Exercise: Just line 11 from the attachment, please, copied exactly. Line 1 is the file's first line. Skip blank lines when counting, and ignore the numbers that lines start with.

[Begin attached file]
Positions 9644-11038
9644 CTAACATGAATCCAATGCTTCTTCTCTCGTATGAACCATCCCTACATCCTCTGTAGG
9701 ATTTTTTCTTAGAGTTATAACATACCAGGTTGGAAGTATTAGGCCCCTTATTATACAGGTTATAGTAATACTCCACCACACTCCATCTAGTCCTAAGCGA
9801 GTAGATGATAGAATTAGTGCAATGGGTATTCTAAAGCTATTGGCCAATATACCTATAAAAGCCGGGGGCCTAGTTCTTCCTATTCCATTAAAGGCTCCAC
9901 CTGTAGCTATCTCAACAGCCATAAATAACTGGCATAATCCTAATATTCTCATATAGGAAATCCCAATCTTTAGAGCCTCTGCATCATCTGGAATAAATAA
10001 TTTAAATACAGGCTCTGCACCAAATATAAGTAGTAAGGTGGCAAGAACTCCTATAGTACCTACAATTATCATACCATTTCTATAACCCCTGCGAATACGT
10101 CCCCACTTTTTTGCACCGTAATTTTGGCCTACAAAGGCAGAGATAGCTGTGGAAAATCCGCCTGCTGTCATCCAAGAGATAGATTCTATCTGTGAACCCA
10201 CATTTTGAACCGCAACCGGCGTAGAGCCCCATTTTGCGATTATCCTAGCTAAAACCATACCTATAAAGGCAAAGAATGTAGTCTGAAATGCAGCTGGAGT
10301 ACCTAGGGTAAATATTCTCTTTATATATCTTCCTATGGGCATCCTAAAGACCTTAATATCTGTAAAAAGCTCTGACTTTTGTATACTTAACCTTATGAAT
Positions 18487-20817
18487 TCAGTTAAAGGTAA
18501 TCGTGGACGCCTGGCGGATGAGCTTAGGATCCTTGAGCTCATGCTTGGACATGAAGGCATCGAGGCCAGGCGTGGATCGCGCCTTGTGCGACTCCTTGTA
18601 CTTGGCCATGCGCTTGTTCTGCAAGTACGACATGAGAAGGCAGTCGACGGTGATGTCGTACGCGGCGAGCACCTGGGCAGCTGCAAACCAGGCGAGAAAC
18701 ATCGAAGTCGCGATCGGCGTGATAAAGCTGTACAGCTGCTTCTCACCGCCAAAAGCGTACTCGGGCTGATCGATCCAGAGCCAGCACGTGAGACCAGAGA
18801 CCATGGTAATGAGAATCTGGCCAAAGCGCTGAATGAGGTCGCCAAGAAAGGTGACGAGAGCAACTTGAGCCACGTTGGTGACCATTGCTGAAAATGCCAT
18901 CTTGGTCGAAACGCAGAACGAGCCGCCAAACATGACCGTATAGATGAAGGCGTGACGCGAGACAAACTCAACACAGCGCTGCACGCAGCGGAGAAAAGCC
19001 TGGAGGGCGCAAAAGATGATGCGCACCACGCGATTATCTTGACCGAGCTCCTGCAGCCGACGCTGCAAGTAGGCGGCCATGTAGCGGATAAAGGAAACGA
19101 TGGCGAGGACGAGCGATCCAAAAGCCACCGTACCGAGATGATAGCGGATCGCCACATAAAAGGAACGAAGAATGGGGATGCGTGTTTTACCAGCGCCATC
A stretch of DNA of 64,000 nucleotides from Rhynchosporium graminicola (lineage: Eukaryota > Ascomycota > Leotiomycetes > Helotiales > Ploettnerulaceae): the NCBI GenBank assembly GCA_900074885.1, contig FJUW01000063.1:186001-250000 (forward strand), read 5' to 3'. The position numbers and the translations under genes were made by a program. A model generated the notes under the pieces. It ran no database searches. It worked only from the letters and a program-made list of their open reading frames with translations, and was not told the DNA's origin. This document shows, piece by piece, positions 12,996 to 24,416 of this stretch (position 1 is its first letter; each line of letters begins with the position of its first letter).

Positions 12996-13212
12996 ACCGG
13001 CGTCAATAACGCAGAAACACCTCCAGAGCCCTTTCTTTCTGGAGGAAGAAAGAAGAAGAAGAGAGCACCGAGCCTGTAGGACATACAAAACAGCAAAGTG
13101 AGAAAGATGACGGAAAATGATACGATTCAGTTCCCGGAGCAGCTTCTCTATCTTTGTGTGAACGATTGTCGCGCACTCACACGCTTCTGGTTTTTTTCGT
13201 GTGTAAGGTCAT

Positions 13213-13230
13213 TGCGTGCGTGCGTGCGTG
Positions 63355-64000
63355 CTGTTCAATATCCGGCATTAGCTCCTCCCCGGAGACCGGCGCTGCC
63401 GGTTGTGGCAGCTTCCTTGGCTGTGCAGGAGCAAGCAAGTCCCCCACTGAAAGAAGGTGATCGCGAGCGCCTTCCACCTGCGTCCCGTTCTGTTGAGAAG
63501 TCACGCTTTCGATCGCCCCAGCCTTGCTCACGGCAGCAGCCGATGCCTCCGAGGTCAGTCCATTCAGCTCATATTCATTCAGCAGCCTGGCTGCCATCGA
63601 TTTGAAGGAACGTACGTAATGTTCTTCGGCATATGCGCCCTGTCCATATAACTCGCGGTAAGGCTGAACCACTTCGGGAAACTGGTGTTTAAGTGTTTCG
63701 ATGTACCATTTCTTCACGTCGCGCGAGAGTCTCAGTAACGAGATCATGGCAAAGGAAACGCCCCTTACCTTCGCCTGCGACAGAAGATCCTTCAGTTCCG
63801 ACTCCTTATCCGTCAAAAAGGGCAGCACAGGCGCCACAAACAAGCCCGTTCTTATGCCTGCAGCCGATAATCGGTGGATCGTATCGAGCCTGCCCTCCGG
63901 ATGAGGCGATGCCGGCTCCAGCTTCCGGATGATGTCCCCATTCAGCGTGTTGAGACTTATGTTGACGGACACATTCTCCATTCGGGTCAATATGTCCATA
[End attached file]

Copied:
18487 TCAGTTAAAGGTAA